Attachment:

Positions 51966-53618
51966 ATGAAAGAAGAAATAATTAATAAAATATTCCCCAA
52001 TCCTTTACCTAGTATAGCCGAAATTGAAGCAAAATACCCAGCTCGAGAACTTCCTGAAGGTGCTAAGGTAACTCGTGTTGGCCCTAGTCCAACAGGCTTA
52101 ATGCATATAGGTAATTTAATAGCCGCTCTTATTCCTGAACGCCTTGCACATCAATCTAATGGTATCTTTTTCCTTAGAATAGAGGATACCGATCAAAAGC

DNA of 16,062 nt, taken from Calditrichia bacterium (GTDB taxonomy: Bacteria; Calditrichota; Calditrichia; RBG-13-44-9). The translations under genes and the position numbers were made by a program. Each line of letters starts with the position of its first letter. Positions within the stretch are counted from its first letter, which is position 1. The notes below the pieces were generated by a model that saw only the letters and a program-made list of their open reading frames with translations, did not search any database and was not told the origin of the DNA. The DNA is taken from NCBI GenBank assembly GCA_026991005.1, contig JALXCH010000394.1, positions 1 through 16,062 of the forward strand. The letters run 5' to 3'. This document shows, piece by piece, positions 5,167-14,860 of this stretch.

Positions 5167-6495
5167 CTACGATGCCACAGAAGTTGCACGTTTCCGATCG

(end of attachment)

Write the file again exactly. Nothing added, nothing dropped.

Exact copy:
Positions 51966-53618
51966 ATGAAAGAAGAAATAATTAATAAAATATTCCCCAA
52001 TCCTTTACCTAGTATAGCCGAAATTGAAGCAAAATACCCAGCTCGAGAACTTCCTGAAGGTGCTAAGGTAACTCGTGTTGGCCCTAGTCCAACAGGCTTA
52101 ATGCATATAGGTAATTTAATAGCCGCTCTTATTCCTGAACGCCTTGCACATCAATCTAATGGTATCTTTTTCCTTAGAATAGAGGATACCGATCAAAAGC

DNA of 16,062 nt, taken from Calditrichia bacterium (GTDB taxonomy: Bacteria; Calditrichota; Calditrichia; RBG-13-44-9). The translations under genes and the position numbers were made by a program. Each line of letters starts with the position of its first letter. Positions within the stretch are counted from its first letter, which is position 1. The notes below the pieces were generated by a model that saw only the letters and a program-made list of their open reading frames with translations, did not search any database and was not told the origin of the DNA. The DNA is taken from NCBI GenBank assembly GCA_026991005.1, contig JALXCH010000394.1, positions 1 through 16,062 of the forward strand. The letters run 5' to 3'. This document shows, piece by piece, positions 5,167-14,860 of this stretch.

Positions 5167-6495
5167 CTACGATGCCACAGAAGTTGCACGTTTCCGATCG